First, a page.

On September 14, 2013, Spezza was named the eighth captain in Senators' franchise history, replacing long-time teammate Daniel Alfredsson, who joined the Detroit Red Wings as a free agent on July 5, 2013.[27]

After the conclusion of his first season as the Senators captain in 2013-14, it was revealed by Senators general manager Bryan Murray that Spezza had requested a trade from the Senators.[28] At the 2014 NHL Entry Draft, a potential trade to the Nashville Predators was negotiated by Murray but rejected by Spezza as the Predators were one of the teams listed in his limited contractual no-trade clause.[29]

Dallas Stars (2014-2019)

Spezza with the Dallas Stars in 2014

On July 1, 2014, Spezza was traded to the Dallas Stars (along with Ludwig Karlsson) in exchange for Alex Chiasson, Alex Guptill, Nick Paul and a second-round pick in the 2015 NHL Entry Draft.[30][31] On November 21, Spezza signed a four-year contract with Dallas (effective from the 2015-16 season through to the 2018-19 season) worth an annual average value of $7.5 million.[32] He recorded 17 goals and 45 assists in 82 games in his first season with the Stars, as they missed the 2015 playoffs. His offensive production improved the following season, scoring 33 goals in 75 games as the Stars qualified for the 2016 playoffs as the top seed in the Western Conference.

On October 30, 2018, in a 4-1 win over the Montreal Canadiens, Spezza played in his 1,000th career NHL game.[33]

Toronto Maple Leafs (2019-present)

On July 1, 2019, as a free agent, Spezza signed a one-year, $700,000 contract for the 2019-20 season with the Toronto Maple Leafs,[34] the team he supported as a child.[35] On signing, Spezza said, "Just to have a chance to put on a Leaf jersey is going to be pretty special for me."[36] However, Spezza was scratched for Toronto's opening night game against his former team, the Ottawa Senators, in a highly criticized move by Toronto's head coach Mike Babcock. Spezza made his debut with the Maple Leafs in the following game on October 5, against the Columbus Blue Jackets.[37]

On October 5, 2020, Spezza signed a one-year, $700,000 extension with the Maple Leafs.[38]

On January 17, 2021, the Maple Leafs placed Spezza on waivers after 3 games for salary cap reasons. Spezza's agent indicated that Spezza would retire if claimed by another team. Ultimately, he went unclaimed and cleared waivers to remain with the Maple Leafs.[39] Two and a half weeks later, Spezza would go on to record his eighth career hat trick in a 7-3 victory over the Vancouver Canucks on February 4.[40]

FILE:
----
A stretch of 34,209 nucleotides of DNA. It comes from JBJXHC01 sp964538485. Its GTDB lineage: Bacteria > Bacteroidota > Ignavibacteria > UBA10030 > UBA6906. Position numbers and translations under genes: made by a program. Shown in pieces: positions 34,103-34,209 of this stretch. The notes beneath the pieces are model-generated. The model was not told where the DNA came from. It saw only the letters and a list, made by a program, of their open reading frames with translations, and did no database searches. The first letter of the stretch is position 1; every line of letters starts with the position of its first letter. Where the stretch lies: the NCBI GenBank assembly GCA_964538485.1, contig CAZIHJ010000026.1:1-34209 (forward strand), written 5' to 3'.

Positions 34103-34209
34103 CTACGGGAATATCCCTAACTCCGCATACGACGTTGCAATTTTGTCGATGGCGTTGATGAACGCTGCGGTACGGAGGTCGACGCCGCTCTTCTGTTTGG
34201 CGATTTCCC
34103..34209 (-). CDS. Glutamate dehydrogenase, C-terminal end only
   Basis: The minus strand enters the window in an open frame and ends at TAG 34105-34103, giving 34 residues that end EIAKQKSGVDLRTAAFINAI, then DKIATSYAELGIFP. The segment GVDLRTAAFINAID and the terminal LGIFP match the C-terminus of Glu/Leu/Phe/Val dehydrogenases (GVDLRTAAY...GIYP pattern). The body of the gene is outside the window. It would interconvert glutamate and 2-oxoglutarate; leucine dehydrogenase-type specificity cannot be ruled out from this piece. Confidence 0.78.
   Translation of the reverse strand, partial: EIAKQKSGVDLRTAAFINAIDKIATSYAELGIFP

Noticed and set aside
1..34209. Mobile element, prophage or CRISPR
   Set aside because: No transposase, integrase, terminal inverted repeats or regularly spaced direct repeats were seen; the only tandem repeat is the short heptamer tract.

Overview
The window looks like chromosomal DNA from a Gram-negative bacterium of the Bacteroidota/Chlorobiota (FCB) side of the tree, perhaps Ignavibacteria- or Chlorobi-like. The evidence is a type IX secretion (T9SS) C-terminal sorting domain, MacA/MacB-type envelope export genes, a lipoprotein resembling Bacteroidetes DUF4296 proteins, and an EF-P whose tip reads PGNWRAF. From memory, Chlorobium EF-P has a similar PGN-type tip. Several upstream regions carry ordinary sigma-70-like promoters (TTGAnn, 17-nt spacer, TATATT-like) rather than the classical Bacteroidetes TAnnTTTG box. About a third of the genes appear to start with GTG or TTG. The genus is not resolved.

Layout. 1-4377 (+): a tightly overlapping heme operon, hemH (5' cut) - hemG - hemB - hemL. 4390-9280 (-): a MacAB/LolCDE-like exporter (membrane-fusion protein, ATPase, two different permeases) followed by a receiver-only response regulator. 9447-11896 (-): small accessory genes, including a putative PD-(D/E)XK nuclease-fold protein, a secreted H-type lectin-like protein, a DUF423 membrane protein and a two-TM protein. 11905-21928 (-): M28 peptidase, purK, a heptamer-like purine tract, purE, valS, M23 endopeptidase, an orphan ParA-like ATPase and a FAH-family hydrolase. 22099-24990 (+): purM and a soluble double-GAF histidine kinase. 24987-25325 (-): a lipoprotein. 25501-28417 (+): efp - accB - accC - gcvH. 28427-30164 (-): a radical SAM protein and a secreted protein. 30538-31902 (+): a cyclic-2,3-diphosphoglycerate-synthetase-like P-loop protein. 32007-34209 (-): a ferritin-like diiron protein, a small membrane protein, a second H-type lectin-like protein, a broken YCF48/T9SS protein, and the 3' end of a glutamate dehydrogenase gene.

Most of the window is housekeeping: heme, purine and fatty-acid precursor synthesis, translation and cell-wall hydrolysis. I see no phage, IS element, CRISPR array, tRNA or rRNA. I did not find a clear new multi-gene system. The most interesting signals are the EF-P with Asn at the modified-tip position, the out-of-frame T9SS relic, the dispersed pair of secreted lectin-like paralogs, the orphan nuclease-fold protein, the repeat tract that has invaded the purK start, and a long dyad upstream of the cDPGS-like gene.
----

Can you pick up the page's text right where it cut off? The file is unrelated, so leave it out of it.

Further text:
On June 16, 2021, Spezza re-signed with the Maple Leafs to a one-year, contract.

International play

Jason Spezza WC2008.jpg
Spezza at the 2008 World Championships
Medal record
Representing  Canada
Ice hockey
World Championships
Gold medal - first place
Silver medal - second place
Silver medal - second place
World Junior Championships
Silver medal - second place
Bronze medal - third place
Bronze medal - third place
Gold medal - first place

As a junior, Spezza represented Canada's national junior team three consecutive years. He made his debut at the 2000 World Junior Championships, becoming just the third 16-year-old to make the team in Team Canada history, after Wayne Gretzky and Eric Lindros (this feat was also accomplished the same year by defenceman Jay Bouwmeester and Sidney Crosby in 2004).[41][42] Spezza contributed 2 assists in 7 games as Canada captured a bronze medal. He returned in 2001 for a second consecutive bronze medal, while improving to three goals and three assists. Spezza made it to the gold medal game with Canada in his third and final World Junior appearance in 2002, but lost to Russia to earn the silver.

As a member of the Senators, Spezza was made a reserve for Canada at the 2006 Winter Olympics in Turin, but did not play. He would make his men's debut for Canada at the 2008 World Championships, being named to the team along with Senators linemate Dany Heatley. He earned a silver medal, losing to Russia in the gold medal game. With the Senators failing to make the NHL playoffs the following year, Spezza again represented Canada at the 2009 World Championships. He won another silver medal, losing to Russia in the gold medal game for the second consecutive year. Spezza, along with Finland's Niko Kapanen and fellow Canadian Steven Stamkos, finished the tournament tied for first in goals scored with seven.[43]

Despite his success with the national team in the two previous World Championships, as well as being named a reserve for the 2006 Olympic team, Spezza was left off Canada's initial summer camp roster in preparation for the 2010 Winter Olympics in Vancouver. However, after veteran Joe Sakic announced his retirement and Ryan Getzlaf declared that he required more time to recover from injury, Spezza was invited to fill in one of the vacant spots.[44]

As the 2012-13 NHL lockout continued, Spezza was named to Canada's roster for the 2012 Spengler Cup held in Davos, Switzerland. Spezza joined fellow NHL stars John Tavares, Tyler Seguin, Patrice Bergeron, Ryan Smyth and Matt Duchene in the Canadian line-up,[45] helping Canada defeat host team HC Davos to capture its first Spengler Cup title since 2007.[46]

At the 2015 World Championships, where Canada won the gold medal for the first time since 2007 with a perfect 10-0 record, Spezza was named best forward and a member of the all-star team; he was the tournament's leading scorer.[47][48]